The standards set for each criterion per Module Learning Outcome to achieve a pass grade are indicated on the assessment sheet for all assessment.
Principles of Assessment and Feedback Non-marked tutorial exercises provide an informal first opportunity for students to implement methods and techniques learned through the lectures, and give a chance to receive immediate feedback through personal contact with the tutors and class instructor, as well as peer assessment and peer learning. Worked solutions are presented to the class encouraging self-assessment and to promote discussion. The group project encourages peer learning, peer assessment and problem-solving skills. Additional facilitation and interim feedback is provided through the weekly laboratories. Marks and, if appropriate, any individual feedback are communicated using MyPlace with a general post-submission discussion on the assessment provided during the lecture and tutorial. There is also a self and peer assessment mark as part of the assessment of the group project. Solutions from each group are presented during a short 5-min presentation to the class. An exam is used to assess the students understanding of the theory and analytical problem solving skills developed during the course. Assessments are returned through the final course mark.
Assessment Method(s) Including Percentage Breakdown and Duration of Exams Examinations Number L/Outcomes
Indicate which learning outcomes (L01, L02 etc) are to be assessed by exam/coursework/project as required.
Coursework / Submissions deadlines: Group project deadline: Week 9 Group project presentations: Week 10 Resit Assessment Procedures: 2hr examination in August diet PLEASE NOTE: Students need to gain a summative mark of 50% to pass the module. Students who fail the module at the first attempt will be re-examined during the August diet. This re-examination will consist entirely of an exam. No marks from previous attempts will be transferred to new attempts.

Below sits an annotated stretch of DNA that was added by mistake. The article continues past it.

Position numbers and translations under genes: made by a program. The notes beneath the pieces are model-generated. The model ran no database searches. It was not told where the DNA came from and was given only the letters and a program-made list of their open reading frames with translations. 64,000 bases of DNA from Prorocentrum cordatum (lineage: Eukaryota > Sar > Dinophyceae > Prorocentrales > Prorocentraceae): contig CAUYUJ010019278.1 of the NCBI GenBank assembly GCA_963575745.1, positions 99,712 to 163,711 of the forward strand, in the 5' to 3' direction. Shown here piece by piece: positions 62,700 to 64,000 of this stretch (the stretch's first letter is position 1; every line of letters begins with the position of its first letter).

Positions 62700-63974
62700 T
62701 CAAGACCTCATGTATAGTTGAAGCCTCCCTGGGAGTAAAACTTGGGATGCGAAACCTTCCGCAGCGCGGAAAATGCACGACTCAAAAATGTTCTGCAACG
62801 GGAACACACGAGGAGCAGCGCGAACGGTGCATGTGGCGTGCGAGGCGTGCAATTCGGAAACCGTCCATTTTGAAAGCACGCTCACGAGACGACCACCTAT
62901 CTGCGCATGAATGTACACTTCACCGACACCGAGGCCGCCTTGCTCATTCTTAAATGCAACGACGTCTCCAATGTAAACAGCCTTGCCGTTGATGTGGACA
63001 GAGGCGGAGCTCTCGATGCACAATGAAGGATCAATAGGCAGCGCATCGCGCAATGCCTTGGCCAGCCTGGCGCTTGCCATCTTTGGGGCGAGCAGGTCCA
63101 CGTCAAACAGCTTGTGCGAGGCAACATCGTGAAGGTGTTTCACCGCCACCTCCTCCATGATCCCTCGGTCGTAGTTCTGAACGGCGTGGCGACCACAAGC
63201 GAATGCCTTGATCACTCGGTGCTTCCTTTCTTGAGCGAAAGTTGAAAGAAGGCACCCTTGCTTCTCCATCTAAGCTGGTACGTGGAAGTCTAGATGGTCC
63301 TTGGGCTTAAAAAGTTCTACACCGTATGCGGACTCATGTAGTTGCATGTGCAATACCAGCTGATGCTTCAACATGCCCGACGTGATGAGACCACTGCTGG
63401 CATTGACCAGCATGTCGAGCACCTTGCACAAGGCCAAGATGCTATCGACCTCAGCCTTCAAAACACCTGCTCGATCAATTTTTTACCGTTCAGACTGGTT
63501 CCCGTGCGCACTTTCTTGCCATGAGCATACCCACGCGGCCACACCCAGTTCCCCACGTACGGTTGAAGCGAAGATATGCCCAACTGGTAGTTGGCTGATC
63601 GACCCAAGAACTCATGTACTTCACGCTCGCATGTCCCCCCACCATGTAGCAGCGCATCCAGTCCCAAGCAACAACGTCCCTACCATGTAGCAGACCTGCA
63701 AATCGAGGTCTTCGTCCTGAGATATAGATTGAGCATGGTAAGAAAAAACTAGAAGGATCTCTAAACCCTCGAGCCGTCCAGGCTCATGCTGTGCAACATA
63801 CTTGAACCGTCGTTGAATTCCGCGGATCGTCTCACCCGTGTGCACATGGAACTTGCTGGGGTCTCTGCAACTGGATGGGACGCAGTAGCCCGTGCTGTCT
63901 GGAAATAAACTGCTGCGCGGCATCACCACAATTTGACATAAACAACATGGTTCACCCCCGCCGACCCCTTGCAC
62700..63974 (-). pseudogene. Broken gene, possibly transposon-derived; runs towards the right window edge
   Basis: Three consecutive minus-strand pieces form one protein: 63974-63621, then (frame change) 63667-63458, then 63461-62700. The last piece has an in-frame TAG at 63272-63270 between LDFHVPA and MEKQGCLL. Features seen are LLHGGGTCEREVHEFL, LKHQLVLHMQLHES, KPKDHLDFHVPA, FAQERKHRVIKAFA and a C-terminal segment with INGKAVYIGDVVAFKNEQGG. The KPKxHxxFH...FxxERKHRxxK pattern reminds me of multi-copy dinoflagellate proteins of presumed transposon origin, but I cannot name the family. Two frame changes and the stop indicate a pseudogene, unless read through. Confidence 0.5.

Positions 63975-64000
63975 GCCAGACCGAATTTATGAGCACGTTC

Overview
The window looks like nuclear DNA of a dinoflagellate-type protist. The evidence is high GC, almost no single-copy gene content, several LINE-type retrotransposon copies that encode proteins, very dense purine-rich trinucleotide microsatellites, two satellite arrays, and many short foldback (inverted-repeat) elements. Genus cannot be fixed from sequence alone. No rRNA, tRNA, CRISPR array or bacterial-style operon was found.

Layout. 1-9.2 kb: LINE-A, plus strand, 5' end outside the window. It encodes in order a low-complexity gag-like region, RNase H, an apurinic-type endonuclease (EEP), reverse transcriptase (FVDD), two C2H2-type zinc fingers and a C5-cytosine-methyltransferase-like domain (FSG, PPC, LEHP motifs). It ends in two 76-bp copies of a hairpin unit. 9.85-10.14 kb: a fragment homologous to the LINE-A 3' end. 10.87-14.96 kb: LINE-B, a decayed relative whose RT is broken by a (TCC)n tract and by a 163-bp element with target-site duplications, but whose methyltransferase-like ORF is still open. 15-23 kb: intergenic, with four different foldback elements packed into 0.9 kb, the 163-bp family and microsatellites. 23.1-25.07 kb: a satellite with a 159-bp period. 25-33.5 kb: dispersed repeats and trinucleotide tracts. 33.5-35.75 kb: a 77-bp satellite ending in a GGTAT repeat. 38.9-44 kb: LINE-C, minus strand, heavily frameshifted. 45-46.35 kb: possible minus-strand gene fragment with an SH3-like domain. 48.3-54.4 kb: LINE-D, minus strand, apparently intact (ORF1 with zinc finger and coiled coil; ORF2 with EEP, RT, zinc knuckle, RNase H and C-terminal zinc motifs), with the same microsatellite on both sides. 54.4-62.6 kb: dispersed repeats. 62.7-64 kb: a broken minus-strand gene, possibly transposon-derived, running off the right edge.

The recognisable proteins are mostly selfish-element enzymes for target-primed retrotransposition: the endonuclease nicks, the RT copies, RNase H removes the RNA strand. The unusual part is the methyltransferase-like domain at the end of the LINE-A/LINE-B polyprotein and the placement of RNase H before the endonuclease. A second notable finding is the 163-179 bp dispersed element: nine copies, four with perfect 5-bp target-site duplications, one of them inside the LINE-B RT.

Recommended Reading ****Purchase essential ***Purchase recommended *Simply for reference (do NOT purchase)
**Highly recommended reading
*** Modern Control Systems: International Edition, 12th edition (2010), R Bishop and R Dorf, Pearson. ISBN-10: 0131383108, ISBN-13: 978-0131383104. *** Small Unmanned Aircraft: Theory and Practice, R Beard and T McLain, Princeton University Press, 2012. ISBN: 9780691149219 ** Feedback Control of Dynamic Systems, 7th edition (2014), G Franklin, J Powell and A Emani-Naeini. ISBN-10: 0135001501, ISBN-13: 978-0135001509. * Control systems engineering, 6th International edition (2011), N Nise, John Wiley & Sons Publishing. ISBN-10: 0470646128, ISBN-13: 978-0470646120
Additional Student Feedback (Please specify details of when additional feedback will be provided)
Session: 2017/18 Approved: Course Director Signature: Dr William D. Nicholls Date of Last Modifications: 28 August 2017
Room No Check timetable webpages for details
Control Systems Design
Brief Description of Assessment: The course is assessed through a group project and a final exam. The project is completed in pairs (or individually) and requires the students to implement different methods and design approaches to find a solution to a practical problem using mathematical and simulation software programs.
Assessment Timing: Indicate on the table below the start/submission dates for each assignment/project and the timing of each exam/assessment(s).
WK3 Group project start
WK9 Group project report due
Group project presentations
Project marks returned
Exam Period 2hr exam